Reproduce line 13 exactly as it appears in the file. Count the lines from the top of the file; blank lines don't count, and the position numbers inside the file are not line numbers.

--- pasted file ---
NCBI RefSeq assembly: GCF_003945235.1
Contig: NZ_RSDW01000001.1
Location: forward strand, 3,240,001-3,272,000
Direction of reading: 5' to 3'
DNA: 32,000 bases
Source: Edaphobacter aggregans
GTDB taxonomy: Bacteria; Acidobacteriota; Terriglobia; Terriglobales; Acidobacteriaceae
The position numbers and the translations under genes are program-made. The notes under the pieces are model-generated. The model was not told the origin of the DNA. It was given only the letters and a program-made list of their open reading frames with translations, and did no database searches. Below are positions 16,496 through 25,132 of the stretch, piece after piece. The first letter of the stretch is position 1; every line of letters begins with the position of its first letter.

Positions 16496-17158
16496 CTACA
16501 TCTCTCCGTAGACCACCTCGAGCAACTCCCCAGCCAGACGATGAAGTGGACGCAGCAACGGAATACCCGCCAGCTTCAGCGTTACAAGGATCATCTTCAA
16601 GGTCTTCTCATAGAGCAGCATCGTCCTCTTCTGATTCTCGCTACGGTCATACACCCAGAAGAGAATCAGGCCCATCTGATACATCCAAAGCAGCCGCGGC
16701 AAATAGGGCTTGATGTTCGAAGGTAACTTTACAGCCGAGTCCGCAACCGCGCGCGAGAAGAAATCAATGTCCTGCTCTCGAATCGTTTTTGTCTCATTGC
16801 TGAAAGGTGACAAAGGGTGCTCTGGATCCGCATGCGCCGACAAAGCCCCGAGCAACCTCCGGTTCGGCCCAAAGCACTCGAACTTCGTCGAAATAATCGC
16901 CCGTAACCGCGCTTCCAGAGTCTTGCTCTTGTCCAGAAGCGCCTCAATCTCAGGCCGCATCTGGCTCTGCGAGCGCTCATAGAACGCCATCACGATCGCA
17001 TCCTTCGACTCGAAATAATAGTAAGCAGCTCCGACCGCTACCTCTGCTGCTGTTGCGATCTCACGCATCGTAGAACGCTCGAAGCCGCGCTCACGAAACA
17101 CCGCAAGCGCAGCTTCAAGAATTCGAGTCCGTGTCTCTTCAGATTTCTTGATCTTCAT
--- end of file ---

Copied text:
16701 AAATAGGGCTTGATGTTCGAAGGTAACTTTACAGCCGAGTCCGCAACCGCGCGCGAGAAGAAATCAATGTCCTGCTCTCGAATCGTTTTTGTCTCATTGC